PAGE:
Ethernet Powerlinks are real-time protocols for standard Ethernet. They provide deterministic behavior, prevent data collisions, and ensure network security. Learn more about this protocol. To begin, let’s discuss how they differ from standard Ethernet. Regardless of the difference, both are designed to work together to connect industrial equipment. Learn more about Ethernet Powerlinks, and why you should use them in your business. We’ll also cover how they can be used in your home.
Ethernet Powerlink is a real-time protocol for standard Ethernet
The real-time protocol Ethernet POWERLINK is an extension of the standard, Ethernet, to provide mechanisms for the transfer of data with highly precise timing and synchronisation. This technology meets the high-performance and real-time control demands of many industrial applications. The protocol’s cycle time can be as short as a few microseconds. It is governed by the Ethernet POWERLINK Standardization Group, an independent user organization.
The EPSG, or Ethernet Powerlink Standardization Group, was formed in June 2003. It consists of working groups for technical specifications, marketing, certification, and safety. It collaborates with the IEC and other standardization bodies. Its physical layer specifies 100BASE-TX Fast Ethernet. However, it can be used with Gigabit Ethernet, supporting up to 1,000 Mbit/s.
It provides deterministic behavior
Ethernet POWERLINK uses IEEE 802.3 for addressing. This standard uses unique MAC addresses for each device. The node ID is chosen via a node switch on the front of the device. Ethernet POWERLINK also provides standard IP addressing for real-time domain nodes. When needed, the network uses Network Address Translation to connect to an Internet service provider. In this way, Ethernet POWERLINK provides access to real-time devices from the Internet.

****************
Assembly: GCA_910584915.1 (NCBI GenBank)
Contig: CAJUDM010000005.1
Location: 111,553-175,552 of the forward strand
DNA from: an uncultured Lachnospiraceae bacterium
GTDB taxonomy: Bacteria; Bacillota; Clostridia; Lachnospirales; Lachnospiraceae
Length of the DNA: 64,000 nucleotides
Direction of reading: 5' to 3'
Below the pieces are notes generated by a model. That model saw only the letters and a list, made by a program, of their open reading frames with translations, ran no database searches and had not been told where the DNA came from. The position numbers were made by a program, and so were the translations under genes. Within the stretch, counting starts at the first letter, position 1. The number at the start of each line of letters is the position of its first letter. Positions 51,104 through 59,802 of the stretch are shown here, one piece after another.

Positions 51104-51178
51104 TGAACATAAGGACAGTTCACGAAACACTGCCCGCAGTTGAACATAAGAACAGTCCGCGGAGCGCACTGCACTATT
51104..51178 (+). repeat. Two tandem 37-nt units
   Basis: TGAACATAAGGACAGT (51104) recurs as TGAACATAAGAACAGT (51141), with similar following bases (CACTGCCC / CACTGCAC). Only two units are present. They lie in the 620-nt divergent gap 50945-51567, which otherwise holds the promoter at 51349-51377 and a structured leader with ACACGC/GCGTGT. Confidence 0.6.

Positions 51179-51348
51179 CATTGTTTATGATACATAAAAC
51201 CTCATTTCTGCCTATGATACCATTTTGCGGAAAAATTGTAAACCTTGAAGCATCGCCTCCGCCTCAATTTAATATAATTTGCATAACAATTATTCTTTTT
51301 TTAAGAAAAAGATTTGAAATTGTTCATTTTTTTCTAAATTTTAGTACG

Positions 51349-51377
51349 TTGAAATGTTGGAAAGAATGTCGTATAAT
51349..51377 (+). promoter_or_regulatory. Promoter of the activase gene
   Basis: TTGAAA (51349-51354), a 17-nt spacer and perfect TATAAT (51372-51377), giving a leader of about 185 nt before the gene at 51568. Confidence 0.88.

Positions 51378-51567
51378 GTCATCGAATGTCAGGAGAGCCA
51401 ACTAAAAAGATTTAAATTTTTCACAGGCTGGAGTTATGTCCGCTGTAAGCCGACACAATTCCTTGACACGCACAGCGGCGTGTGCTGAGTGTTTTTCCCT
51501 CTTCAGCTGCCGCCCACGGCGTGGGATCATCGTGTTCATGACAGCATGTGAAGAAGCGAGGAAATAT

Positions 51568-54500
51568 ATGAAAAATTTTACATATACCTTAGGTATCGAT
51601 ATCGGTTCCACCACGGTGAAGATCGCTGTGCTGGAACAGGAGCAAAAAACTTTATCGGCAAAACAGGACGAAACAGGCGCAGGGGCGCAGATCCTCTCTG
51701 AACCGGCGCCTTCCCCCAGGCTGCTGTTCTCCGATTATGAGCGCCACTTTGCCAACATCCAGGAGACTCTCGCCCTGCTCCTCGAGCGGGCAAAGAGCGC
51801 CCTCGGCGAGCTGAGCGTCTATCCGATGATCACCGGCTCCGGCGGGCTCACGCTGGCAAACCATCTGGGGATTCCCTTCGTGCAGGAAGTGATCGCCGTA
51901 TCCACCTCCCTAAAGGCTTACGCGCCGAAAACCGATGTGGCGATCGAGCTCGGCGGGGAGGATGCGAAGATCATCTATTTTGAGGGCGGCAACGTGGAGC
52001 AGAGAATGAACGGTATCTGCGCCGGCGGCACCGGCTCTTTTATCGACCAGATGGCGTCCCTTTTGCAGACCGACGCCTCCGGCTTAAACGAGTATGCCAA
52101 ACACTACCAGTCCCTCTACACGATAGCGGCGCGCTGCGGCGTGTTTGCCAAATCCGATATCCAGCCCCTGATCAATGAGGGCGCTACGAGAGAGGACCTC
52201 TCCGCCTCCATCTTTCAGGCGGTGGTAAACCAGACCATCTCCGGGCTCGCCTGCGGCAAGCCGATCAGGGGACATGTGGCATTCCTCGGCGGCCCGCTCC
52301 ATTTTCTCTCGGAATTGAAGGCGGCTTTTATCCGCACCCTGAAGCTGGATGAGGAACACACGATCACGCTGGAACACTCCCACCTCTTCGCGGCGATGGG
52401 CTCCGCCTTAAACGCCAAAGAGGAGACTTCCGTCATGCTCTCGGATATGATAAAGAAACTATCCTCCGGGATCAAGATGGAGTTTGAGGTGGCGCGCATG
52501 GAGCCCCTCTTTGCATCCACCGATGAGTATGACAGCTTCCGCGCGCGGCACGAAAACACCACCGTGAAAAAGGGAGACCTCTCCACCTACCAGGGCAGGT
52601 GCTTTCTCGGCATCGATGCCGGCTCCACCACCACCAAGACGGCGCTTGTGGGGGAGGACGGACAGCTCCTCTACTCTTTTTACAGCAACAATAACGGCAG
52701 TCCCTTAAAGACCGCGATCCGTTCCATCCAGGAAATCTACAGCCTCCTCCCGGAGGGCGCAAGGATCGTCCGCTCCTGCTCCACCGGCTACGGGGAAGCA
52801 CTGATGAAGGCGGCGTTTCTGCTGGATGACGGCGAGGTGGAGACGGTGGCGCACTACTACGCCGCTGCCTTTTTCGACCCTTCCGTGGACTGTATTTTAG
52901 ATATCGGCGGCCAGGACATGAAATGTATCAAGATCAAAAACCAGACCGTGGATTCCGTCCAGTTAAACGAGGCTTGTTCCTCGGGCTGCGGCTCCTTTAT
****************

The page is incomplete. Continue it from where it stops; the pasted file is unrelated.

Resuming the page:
ETHERNET Powerlink achieves deterministic behavior through a cyclic scheduling mechanism. It divides its data transfer into isochronous and asynchronous phases, which transfer time-critical data and reserve bandwidth for non-critical data. The managing node controls the sequence of cycles in real-time and frees access to the physical medium. Powerlinks prevent collisions while operating in an environment that is free from network disturbances.
It avoids data collisions
POWERLINK technology leverages broadcast frames, which ensures that all slaves receive each frame in its entirety. Because a broadcast frame contains a series of frames, it’s not possible to have any collisions. Rather, POWERLINK leverages a master-to-slave polling mechanism to ensure that no frames are discarded. PROFIBUS also uses this technique: the master sends a poll-request frame to the slave, which in turn replies with a poll-response frame.
POWERLINKs are based on the Ethernet protocol. The protocol organizes access to a network and synchronizes data. This technology works around the limitations of the Carrier-Sense Multiple Access (CSMA) method of data packet transmission. Because CSMA/CD doesn’t deliver determinism, collisions are possible. This method eliminates the collision risk by choosing a random time to retransmit a packet, which is a feature that makes Powerlinks more reliable.
It provides network security
ETHERNET Powerlink enables the transfer of data from any device on a network to standard applications, data bases, or process control systems. Using ETHERNET Powerlink, any device on the network can be monitored, diagnosed, and upgraded. Moreover, powerlinks can operate with a stand-alone motion controller. And, because of their open standard, they don’t need any special microchips to operate.
Among the key benefits of POWERLINK is its security. This device connects to a nondeterministic Ethernet network through a protected segment. Its clear barriers mean that only users with dedicated rights can connect to it. Moreover, this network security is compatible with many popular operating systems. POWERLINKs are designed to be secure and comply with multiple international standards. Here are some of these standards: